A teacher friend was explaining a new tool she’d incorporated into her classroom. Designed around classroom management, the tool allows points to be awarded to a virtual environment when the teacher notes positive behaviors valued by the community. Likewise, points can be deducted when behaviors contrary to the community’s goals are noted in students.
Listening, it was difficult not to question how this system of merits and demerits aligned with my philosophy of teaching and learning. While I understood the reduction my friend had seen around misbehaviors and disruptions of learning since implementing the system, I couldn’t help but wonder if this was the kind of classroom she was wanting to foster.
We must constantly ask ourselves what we believe and how what we believe aligns with what we are doing.
Most teachers, whether they come to the classroom by traditional schools of education or through alternative programs, are asked at some point to write their philosophy of education. It is the document that asks a teacher to sit down and finish the education version of the answer to “What truths do you hold to be self-evident?”
For many, this document is written for a class, discussed throughout the semester its written, dusted off for review prior to job interviews, and then rarely seen or heard from again.
While there are likely several contributing factors – little time to reflect, less focus on theory once a teacher is in the classroom, little discussion of theory in the teacher’s lounge – the most likely is that we believe we are enacting our philosphy as we laid it out simply by teaching.
If we said what we believe about education, then it seems likely that espoused belief would be embedded in our lesson plans, in our communications with students, in the tools we adopt in our practice.
And yet, it isn’t the case.
Strong, reflective, learning-based teaching requires a constant holding up the mirror of what we believe about teaching and learning to the things we do on a daily basis to and for students.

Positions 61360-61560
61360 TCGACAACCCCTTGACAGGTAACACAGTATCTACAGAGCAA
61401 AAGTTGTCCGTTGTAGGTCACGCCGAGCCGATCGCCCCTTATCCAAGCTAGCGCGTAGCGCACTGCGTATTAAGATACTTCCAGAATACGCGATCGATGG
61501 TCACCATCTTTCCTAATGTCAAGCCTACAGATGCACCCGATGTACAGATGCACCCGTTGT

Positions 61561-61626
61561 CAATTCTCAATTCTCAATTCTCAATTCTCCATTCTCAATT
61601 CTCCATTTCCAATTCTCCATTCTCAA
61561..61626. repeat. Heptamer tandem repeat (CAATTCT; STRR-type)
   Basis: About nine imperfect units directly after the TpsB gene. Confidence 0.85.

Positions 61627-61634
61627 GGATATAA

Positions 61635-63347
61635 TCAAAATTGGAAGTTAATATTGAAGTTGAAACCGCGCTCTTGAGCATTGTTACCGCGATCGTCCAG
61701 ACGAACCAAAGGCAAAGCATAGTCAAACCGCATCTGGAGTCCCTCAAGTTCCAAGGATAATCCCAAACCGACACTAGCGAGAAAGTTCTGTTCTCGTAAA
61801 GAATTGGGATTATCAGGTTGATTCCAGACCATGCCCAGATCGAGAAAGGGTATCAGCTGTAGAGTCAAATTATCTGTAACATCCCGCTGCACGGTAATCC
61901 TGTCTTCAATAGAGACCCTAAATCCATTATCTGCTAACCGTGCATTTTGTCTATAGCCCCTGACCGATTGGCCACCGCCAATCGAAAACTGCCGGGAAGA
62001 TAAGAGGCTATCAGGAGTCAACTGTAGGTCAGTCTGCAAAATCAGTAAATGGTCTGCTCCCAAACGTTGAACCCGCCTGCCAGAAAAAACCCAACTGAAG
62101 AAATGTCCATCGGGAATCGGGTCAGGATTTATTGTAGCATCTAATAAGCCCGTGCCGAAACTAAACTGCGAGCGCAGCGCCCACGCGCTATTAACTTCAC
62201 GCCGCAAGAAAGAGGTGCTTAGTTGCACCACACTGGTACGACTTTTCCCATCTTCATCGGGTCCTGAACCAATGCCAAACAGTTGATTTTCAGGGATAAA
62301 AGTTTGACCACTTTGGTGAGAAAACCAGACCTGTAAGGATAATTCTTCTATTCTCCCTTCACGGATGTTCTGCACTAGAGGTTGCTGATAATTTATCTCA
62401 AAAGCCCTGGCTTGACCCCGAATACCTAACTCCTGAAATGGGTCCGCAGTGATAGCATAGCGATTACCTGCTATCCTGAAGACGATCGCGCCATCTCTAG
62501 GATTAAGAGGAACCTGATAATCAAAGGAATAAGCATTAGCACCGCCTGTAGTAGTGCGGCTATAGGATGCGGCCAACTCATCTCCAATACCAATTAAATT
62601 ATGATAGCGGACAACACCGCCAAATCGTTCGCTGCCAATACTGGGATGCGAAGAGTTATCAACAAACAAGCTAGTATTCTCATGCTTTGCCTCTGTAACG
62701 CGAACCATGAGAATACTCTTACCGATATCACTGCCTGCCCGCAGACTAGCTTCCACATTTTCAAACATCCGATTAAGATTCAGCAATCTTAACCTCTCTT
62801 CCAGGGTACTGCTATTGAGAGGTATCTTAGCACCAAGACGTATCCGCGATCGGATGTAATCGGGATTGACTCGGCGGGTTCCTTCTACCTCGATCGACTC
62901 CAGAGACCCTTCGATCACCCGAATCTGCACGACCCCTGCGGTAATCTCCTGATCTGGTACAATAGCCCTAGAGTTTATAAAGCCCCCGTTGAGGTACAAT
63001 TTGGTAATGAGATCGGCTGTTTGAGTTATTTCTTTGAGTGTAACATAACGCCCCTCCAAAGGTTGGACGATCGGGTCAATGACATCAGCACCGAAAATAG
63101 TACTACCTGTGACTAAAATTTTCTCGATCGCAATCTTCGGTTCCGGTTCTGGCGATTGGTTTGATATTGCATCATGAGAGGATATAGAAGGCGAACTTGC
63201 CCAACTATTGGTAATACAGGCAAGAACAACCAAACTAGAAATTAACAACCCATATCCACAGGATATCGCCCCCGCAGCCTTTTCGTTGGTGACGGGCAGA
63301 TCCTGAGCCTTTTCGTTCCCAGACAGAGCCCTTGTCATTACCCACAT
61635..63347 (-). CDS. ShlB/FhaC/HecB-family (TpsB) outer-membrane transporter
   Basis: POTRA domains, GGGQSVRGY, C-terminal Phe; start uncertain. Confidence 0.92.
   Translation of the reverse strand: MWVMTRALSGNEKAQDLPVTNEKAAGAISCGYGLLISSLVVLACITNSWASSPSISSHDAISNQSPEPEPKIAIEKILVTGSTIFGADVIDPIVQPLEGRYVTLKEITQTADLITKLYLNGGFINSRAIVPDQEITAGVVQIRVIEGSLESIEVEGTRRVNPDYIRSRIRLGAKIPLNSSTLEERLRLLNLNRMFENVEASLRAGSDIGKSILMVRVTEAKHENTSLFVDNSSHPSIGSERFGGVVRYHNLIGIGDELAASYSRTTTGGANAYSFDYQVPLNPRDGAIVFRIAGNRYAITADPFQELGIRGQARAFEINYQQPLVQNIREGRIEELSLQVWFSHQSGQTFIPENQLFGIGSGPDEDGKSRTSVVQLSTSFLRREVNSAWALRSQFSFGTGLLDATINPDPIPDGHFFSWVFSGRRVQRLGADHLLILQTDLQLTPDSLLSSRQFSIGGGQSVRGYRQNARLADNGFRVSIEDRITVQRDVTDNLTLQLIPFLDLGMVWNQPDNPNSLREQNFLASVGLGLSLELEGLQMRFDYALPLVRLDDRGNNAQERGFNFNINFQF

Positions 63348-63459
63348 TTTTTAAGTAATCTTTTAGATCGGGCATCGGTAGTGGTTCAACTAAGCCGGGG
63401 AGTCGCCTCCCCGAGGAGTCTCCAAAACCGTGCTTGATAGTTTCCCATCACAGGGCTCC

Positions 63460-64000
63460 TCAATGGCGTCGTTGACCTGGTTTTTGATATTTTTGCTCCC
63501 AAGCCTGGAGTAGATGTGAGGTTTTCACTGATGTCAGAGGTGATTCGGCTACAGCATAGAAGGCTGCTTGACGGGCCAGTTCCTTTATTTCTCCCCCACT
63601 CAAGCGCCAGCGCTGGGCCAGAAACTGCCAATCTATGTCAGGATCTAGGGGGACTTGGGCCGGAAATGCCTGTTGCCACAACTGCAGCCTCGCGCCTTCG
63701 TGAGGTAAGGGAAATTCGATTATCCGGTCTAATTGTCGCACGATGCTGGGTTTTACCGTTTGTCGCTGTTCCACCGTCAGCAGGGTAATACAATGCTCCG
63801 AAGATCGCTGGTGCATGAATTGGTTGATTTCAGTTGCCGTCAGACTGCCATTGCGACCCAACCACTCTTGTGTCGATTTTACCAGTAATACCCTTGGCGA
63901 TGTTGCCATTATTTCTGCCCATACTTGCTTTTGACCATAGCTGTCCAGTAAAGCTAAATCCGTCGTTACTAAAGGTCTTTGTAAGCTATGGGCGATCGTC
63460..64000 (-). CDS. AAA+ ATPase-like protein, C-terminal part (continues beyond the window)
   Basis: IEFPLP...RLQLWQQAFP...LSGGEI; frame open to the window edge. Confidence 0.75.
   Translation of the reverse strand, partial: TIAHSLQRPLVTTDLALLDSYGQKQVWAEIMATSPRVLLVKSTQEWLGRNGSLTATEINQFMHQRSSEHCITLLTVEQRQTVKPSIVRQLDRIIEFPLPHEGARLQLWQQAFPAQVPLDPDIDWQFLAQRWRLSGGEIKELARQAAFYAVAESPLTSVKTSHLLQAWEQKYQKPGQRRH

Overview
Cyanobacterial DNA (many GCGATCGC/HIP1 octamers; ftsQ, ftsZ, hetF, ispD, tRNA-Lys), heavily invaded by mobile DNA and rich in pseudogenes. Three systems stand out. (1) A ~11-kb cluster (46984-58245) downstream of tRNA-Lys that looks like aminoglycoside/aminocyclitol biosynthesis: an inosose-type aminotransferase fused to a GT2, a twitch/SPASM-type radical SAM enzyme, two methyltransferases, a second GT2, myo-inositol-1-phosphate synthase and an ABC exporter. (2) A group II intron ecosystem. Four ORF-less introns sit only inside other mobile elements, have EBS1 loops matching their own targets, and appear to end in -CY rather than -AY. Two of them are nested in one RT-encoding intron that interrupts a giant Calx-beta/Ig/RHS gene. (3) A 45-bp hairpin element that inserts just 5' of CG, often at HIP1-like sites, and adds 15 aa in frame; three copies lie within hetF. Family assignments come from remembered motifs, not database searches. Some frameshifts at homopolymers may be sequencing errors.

This is made all the more important by the ease with which those practices completely misaligned with our beliefs can be adopted because we are moving at the speed of life required of adults charged with the intellectual, social and civil growth of a roomful of children. The thing that looks like it will get us to our goals the easiest can become the thing we adopt because we haven’t the time to ask, “Is this the kind of teacher I want to be, and does this join with what I believe teaching should be?” Rather, we haven’t taken the time.
After considering how this new classroom management tool rubbed against my philosophy of education, I asked my friend how she saw this system as aligned with her own thinking. After some conversation that included reiterating its positive results in student focus, I asked what her plan was for moving from the extrinsic motivation fostered by the system to a more intrisically-motivated positive classroom culture.
She admitted she’d not thought that far ahead and that she would think on it more.
I was clear that I wasn’t trying to argue against her system. That was a conversation for another day. In that moment, I was curious as to how this new practice embodied the kind of teacher she wanted to be for her students.
I am convinced that many of the things we see teachers enacting in their practice that we find contemptable and dubious are not the acts of contemptable and dubious teachers, but are the ad hoc habits gathered up in the day-to-day act of doing the work in the limited time and with the limited resources available.
I am equally convinced that given the time and space, teachers would change many of these practices if asked to consider how what they are doing aligns with what they believe to be of core importance in teaching and learning.